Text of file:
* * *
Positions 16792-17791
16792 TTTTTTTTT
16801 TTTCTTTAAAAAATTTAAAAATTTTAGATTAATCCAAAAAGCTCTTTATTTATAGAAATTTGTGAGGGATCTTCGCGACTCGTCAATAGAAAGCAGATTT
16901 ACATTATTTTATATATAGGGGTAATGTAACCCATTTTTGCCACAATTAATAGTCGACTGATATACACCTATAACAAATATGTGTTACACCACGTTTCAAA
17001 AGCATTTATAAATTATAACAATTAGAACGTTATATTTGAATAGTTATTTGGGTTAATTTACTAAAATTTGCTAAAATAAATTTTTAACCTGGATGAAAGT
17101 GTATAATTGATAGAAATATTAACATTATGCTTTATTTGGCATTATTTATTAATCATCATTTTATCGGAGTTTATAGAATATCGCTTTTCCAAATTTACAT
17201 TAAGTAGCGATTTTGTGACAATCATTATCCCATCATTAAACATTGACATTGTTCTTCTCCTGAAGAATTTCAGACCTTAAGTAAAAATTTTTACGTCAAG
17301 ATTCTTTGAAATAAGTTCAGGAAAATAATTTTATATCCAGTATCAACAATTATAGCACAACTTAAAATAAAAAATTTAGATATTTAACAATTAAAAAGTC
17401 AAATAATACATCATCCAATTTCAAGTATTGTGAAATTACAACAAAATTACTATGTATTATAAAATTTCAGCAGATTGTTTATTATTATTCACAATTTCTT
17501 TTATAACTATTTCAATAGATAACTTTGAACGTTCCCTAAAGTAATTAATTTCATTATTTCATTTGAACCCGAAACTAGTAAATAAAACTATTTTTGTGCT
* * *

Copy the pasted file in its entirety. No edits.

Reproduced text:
Positions 16792-17791
16792 TTTTTTTTT
16801 TTTCTTTAAAAAATTTAAAAATTTTAGATTAATCCAAAAAGCTCTTTATTTATAGAAATTTGTGAGGGATCTTCGCGACTCGTCAATAGAAAGCAGATTT
16901 ACATTATTTTATATATAGGGGTAATGTAACCCATTTTTGCCACAATTAATAGTCGACTGATATACACCTATAACAAATATGTGTTACACCACGTTTCAAA
17001 AGCATTTATAAATTATAACAATTAGAACGTTATATTTGAATAGTTATTTGGGTTAATTTACTAAAATTTGCTAAAATAAATTTTTAACCTGGATGAAAGT
17101 GTATAATTGATAGAAATATTAACATTATGCTTTATTTGGCATTATTTATTAATCATCATTTTATCGGAGTTTATAGAATATCGCTTTTCCAAATTTACAT
17201 TAAGTAGCGATTTTGTGACAATCATTATCCCATCATTAAACATTGACATTGTTCTTCTCCTGAAGAATTTCAGACCTTAAGTAAAAATTTTTACGTCAAG
17301 ATTCTTTGAAATAAGTTCAGGAAAATAATTTTATATCCAGTATCAACAATTATAGCACAACTTAAAATAAAAAATTTAGATATTTAACAATTAAAAAGTC
17401 AAATAATACATCATCCAATTTCAAGTATTGTGAAATTACAACAAAATTACTATGTATTATAAAATTTCAGCAGATTGTTTATTATTATTCACAATTTCTT
17501 TTATAACTATTTCAATAGATAACTTTGAACGTTCCCTAAAGTAATTAATTTCATTATTTCATTTGAACCCGAAACTAGTAAATAAAACTATTTTTGTGCT